In this study, we used the pSSVEP, which contains the classifiable frequency information while reducing the user’s visual fatigue. Most users reported a much more comfortable feeling when gazing with the pSSVEP (Fig. 1). This is because the retina is not directly exposed to the flickering visual stimuli; however, we found that the informative frequency feature is still measured at the occipital electrode (Oz).
The second experiment investigated the competing effect in the two types of hybrid stimulus (i.e. pERP and cERP) in terms of the signal quality and the decoding accuracy. The pERP and cERP showed comparable performance compared with the solely ERP stimulus (nERP); both hybrid stimuli could be a possible solution for enhancing system performance as they increase the decoding accuracy by integrating the time–frequency features. Furthermore, the center of the pSSVEP stimuli is empty (Fig. 1a); therefore, it is possible to allocate any type of extra visual stimulation to the central area such as an ERP stimulus like in our second experiment without an overlap of individual visual stimuli.
Gaze-independent BCI systems have been investigated for participants who are not able to move their eyes (e.g. final stages amyotrophic lateral sclerosis patients).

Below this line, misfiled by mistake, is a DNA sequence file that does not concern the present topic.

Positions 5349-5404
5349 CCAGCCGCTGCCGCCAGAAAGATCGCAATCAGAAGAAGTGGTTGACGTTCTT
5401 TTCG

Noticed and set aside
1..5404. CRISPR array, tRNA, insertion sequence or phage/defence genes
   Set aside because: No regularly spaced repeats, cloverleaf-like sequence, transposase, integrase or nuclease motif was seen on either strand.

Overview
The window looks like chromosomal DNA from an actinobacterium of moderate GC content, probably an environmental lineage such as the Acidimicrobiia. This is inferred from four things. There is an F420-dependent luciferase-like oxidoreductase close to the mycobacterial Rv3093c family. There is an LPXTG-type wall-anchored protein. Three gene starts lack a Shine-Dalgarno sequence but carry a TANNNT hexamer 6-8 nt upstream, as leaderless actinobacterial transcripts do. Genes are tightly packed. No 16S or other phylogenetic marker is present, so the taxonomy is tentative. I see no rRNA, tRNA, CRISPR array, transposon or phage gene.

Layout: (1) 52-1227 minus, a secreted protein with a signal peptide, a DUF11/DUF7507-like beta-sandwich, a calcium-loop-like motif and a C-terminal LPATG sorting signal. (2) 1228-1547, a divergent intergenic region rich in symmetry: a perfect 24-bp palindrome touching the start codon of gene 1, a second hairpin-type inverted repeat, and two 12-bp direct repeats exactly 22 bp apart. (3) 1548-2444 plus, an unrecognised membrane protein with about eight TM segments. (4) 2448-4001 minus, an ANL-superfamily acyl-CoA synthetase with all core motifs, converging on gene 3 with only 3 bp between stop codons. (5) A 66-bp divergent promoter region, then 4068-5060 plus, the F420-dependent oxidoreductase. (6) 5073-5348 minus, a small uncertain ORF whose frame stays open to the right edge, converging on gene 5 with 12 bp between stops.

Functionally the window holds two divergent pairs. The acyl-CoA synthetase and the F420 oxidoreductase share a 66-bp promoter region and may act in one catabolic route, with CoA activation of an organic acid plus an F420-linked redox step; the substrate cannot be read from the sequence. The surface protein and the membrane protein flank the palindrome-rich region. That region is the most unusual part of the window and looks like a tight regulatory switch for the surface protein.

Kelly et al.15,16, designed two bilateral SSVEP stimuli, and the user overtly or covertly attended to one of two target stimuli. These studies investigated a peak of band power at target frequencies in both the covert and the overt attention condition. Egan et al.17 proposed a hybrid BCI system where two bilateral SSVEP boxes with letters inside flashed. The two types of visual stimuli (i.e. cSSVEP and pSSVEP) in our study could perhaps be considered as the task of overt and covert attention. The results indicate that the pSSVEP is very useful as it can be used in a gaze-independent condition because it has less visual-fatigue while maintaining an acceptable decoding accuracy. In this study, however, the applicability of pSSVEP is only really considered under gaze-dependent conditions. However, novel types of BCI applications in gaze-independent conditions could possibly be derived in reference to our present study and previous research 15–17.
To the best of our knowledge, we are the first to investigate SSVEP stimuli in terms of visual fatigue and detection accuracy in addition to its effect on the visually evoked ERP responses. The significance of this study lies in the possibility of using pSSVEP or combining it with ERP as a novel type of visual stimulus in BCI. The hybrid visual stimuli on the basis of the pERP has considerable potential to enhance the system performance by using the multifeatures that integrate the time-domain ERP and the frequency-domain SSVEP data while reducing the visual fatigue level.
These findings would be useful in understanding the relationship between visual fatigue and classification performance; it could conceivably guide a BCI developer and researcher to maximize the performance of BCI technology.
This research was supported by the MSIT (Ministry of Science and ICT), Korea, under the SW Starlab support program (IITP-2015-1107) supervised by the IITP (Institute for Information and Communications Technology Promotion).
Conflicts of interest
There are no conflicts of interest.